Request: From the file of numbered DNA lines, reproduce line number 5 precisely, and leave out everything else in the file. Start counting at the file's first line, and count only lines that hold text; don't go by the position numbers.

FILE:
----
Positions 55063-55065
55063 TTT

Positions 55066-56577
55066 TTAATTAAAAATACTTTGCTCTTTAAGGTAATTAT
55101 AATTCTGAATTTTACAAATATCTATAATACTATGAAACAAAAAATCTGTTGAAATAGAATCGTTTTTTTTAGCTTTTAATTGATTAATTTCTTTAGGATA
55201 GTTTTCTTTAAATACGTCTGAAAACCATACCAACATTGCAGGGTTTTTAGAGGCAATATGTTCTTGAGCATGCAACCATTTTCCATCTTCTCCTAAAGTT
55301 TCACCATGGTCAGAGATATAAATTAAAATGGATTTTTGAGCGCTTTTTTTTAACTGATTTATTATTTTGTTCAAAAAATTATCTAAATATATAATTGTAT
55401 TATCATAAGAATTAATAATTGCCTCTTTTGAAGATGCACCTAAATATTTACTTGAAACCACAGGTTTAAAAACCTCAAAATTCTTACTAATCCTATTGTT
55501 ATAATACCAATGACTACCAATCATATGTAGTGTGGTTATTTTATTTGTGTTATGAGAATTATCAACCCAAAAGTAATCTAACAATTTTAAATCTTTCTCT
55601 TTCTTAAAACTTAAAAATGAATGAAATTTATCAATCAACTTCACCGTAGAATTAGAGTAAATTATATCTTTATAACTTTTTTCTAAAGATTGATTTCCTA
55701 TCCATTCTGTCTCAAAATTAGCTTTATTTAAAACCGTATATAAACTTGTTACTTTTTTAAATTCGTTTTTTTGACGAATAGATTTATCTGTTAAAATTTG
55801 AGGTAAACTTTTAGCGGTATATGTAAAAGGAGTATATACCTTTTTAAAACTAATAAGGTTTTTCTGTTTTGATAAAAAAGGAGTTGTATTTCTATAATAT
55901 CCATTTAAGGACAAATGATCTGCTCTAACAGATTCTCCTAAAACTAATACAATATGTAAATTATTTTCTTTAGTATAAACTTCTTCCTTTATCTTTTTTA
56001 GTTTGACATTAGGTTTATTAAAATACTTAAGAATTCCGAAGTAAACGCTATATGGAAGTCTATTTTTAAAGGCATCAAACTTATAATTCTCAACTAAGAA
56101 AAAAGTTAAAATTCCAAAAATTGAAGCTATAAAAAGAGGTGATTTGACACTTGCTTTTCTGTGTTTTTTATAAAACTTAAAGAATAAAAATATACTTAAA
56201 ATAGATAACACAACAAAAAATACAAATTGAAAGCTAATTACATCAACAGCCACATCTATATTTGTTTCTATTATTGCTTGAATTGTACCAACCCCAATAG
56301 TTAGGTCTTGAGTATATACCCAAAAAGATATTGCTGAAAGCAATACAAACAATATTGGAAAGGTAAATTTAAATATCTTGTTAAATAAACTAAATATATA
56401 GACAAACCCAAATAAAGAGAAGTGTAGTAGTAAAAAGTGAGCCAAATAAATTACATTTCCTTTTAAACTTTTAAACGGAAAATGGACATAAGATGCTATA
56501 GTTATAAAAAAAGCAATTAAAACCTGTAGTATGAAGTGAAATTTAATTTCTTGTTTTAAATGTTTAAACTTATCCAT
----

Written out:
55101 AATTCTGAATTTTACAAATATCTATAATACTATGAAACAAAAAATCTGTTGAAATAGAATCGTTTTTTTTAGCTTTTAATTGATTAATTTCTTTAGGATA